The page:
Or…was it real? Could this have been the Frost Giant Ymir, a primordial character of the Norse mythos, up from Hell to inspect the ice cap? Ymir, the Icelanders say—and have said, and sung, and murmured in their warm sod huts for a thousand years—was formed early in the universe. He originated in a mist, he assembled within it and of it. When Ymir was killed by Odin, his body dissembled, forming the Earth. As a human being, the Sagas tell me, my relation to Ymir is intimate: humans are the maggots that squirm through Ymir’s flesh. So it is a sort of recursion; my own squirming thoughts have brought Ymir back to the ice, in the vision of enormous striding legs.
I find that the only way to repress such illusions is to force myself to fear nothing and to expect nothing; to simply exist. This reduces my universe to a small bubble of perception, a small bubble of consciousness. It is not unpleasant.
Behind, only vague memories; ahead, only the vaguest expectations. I need only think of here, now, this moment, the next step converted from the future to the present in an endless loop.
Only a few times do I see real phenomena.
It is cold and clear one night, an astronomer’s paradise. I tip my head back and look up into the stars feeling dizzy and light. I may as well be suspended in interstellar space. I feel far from the warmth of any star. In the black voids there is only distance, only emptiness. The punctuations of starlight are still. The void is not disheartening. It demonstrates the value of any spark of life. The enormity and improbability of consciousness appears like a terrifying mirage and I think I do not have the maturity for this before moving on.
Later, a fountain of amber light washes across the sky like spilled liquid, stopping me in my tracks. Aurora! I say out loud as a gout of flaming red bursts above me, then fades almost immediately. Then an amber swath wavers like an enormous tapestry fluttering slowly at an impossible distance. It, too, fades, replaced by dim green columns illuminated from within, their infinitely-distant tops tilting towards one another. I try to commit the fantastic images to memory. Eventually the cold nudges me; move along.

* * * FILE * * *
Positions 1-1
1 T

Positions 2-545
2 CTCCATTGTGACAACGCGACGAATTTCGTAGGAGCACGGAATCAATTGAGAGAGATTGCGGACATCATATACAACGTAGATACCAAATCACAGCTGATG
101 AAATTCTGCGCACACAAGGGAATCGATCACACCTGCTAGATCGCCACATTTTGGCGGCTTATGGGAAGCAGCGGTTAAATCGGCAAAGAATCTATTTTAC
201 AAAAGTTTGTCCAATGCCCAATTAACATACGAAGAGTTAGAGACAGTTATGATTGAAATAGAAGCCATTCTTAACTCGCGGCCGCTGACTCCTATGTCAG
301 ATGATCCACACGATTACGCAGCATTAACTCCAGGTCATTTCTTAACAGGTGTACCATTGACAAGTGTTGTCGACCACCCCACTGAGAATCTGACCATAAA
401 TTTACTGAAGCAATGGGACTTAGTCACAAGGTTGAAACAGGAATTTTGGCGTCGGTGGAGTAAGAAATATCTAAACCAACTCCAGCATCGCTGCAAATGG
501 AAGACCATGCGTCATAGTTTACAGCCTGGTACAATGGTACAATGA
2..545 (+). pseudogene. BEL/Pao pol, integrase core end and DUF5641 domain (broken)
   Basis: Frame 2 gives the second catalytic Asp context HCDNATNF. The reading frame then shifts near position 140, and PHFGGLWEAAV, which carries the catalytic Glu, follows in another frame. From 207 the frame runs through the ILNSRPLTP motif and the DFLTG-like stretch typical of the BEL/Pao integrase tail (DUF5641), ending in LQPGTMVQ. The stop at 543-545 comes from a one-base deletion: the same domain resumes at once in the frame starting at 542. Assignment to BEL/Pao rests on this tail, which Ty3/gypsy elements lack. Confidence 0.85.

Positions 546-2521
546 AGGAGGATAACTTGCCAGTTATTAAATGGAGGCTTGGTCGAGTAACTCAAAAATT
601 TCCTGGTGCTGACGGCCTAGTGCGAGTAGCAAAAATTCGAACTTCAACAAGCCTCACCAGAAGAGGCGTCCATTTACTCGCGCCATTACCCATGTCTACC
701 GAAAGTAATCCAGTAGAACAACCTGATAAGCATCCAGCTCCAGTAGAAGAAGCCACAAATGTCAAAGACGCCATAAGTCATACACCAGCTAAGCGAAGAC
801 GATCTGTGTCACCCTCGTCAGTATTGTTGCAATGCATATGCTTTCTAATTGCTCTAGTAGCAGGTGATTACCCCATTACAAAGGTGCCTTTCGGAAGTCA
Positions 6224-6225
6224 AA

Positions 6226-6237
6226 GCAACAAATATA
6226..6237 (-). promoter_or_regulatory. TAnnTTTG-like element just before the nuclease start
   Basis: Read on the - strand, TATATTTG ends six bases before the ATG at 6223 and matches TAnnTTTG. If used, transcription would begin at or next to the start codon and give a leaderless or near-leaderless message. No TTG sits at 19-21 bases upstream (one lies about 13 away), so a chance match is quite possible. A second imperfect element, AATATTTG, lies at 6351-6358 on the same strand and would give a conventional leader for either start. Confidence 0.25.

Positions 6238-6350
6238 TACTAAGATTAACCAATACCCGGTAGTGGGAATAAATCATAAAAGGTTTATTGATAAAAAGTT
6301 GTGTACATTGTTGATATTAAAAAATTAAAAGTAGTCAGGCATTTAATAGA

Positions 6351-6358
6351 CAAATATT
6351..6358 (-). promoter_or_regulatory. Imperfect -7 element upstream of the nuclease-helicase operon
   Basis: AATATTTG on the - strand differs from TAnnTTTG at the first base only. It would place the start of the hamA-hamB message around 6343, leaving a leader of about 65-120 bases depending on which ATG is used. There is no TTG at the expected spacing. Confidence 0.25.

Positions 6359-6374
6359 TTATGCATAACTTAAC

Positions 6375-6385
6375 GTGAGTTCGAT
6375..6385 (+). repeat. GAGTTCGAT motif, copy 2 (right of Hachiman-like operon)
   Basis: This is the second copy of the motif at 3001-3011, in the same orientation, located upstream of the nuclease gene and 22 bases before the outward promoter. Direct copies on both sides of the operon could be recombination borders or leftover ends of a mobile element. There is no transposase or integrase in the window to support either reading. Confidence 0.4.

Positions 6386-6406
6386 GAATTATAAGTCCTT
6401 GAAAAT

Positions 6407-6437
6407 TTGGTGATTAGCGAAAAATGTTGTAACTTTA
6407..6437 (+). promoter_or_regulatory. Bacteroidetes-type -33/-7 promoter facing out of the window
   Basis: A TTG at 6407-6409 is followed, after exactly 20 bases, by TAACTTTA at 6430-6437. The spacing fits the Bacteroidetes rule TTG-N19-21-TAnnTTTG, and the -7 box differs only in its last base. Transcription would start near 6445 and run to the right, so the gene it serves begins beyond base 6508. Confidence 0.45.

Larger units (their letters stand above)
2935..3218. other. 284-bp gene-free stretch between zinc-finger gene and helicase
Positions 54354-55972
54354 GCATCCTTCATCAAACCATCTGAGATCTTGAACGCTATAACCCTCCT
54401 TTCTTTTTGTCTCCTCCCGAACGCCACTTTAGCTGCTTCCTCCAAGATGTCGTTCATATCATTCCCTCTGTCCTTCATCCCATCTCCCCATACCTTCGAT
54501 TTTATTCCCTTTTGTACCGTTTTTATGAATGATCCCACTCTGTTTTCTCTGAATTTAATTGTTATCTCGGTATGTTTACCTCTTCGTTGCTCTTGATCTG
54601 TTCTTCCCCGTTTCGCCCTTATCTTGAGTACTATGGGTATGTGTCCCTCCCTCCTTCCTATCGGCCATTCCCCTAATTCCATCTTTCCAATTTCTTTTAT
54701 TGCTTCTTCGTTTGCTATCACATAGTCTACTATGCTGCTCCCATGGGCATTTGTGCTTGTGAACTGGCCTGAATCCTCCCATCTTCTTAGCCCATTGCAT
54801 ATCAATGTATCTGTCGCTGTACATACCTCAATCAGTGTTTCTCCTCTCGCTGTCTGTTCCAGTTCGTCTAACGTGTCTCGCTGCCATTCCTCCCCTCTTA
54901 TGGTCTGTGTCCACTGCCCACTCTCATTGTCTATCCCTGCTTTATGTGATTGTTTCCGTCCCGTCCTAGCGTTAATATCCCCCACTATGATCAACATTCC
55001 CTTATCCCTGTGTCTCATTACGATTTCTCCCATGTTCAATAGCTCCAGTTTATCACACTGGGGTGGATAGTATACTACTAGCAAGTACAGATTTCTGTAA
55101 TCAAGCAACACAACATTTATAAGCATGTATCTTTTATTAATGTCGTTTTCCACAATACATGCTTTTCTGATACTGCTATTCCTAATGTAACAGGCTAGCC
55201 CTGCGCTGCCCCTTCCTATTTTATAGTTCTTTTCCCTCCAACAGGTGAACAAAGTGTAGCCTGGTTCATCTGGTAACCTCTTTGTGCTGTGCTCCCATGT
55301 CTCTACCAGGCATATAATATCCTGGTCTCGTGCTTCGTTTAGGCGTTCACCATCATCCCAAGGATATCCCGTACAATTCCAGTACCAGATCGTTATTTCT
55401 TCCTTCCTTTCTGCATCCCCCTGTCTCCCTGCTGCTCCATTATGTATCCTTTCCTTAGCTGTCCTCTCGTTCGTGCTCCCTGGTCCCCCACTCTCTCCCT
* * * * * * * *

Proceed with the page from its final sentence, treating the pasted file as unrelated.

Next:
Another real phenomenon I see, only occasionally, is the expanse I am traveling across. For brief moments the mist parts and I am granted a view of the starlit snowscape leaping away in all directions. It is ruffled, like a windblown lake, but stopped in motion, and here and there diamond-like snow crystals seem to shine beams at my eyes. But cloud and mist always return, speeding in to blur and then obliterate. The mist is wet and it glazes my clothes with a cracking armor of ice.
I keep marching, heading uphill for the Grímsvötn Ice Cauldron. Around 3 A.M., just before Christmas, eight hours of uphill slogging bring me to the level ground of the ice cap plateau. I drop to my knees, sobbing with exhaustion.
I look east. The low clouds have retreated here, revealing an icy plain that falls away before me towards the three-mile wide volcanic crater.
The Ice Cauldron!
Tolkein himself could not have conjured such a diabolical scene!
Dense white vapor billows up from the center of the crater, and contacting the supercooled air it freezes into unbelievable glitter that roils and writhes—
A mile-high column of glass dust, winking in moonlight!
The vision breaks my heart. Everything I know or have done or have ever thought is shattered.
You try to create beautiful things in life, I think, but when you encounter a natural masterpiece you dissolve, and that is right.
James O’Reilly, publisher of Travelers’ Tales, was born in Oxford, England, and raised in San Francisco. He’s visited fifty countries and lived in four, along the way meditating with monks in Tibet, participating in West African voodoo rituals, rafting the Zambezi, and hanging out with nuns in Florence and penguins in Antarctica. He travels whenever he can with his wife and their three daughters. They live in Palo Alto, California, where they also publish art games and books for children at Birdcage Press (birdcagepress.com).
Larry Habegger, executive editor of Travelers’ Tales, has visited almost fifty countries and six of the seven continents, traveling from the Arctic to equatorial rainforests, the Himalayas to the Dead Sea. In the 1980s he co-authored mystery serials for the San Francisco Examiner with James O’Reilly, and since 1985 has written a syndicated column, “World Travel Watch” (WorldTravelWatch.com). Habegger regularly teaches travel writing at workshops and writers’ conferences, is a principal of the Prose Doctors ( prosedoctors.com), and editor-in-chief of Triporati.com, a destination discovery site. He lives with his family on Telegraph Hill in San Francisco.
Sean O’Reilly is editor-at-large for Travelers’ Tales. He is a former seminarian, stockbroker, and prison instructor who lives in Virginia with his wife and their six children. He’s had a lifelong interest in philosophy and theology, and is the author of How to Manage Your DICK: Redirect Sexual Energy and Discover Your More Spiritually Enlightened, Evolved Self(dickmanagement.com). His travels of late have taken him through China, Southeast Asia, and the South Pacific; his most recent non-travel project is redbrazil.com, a bookselling site.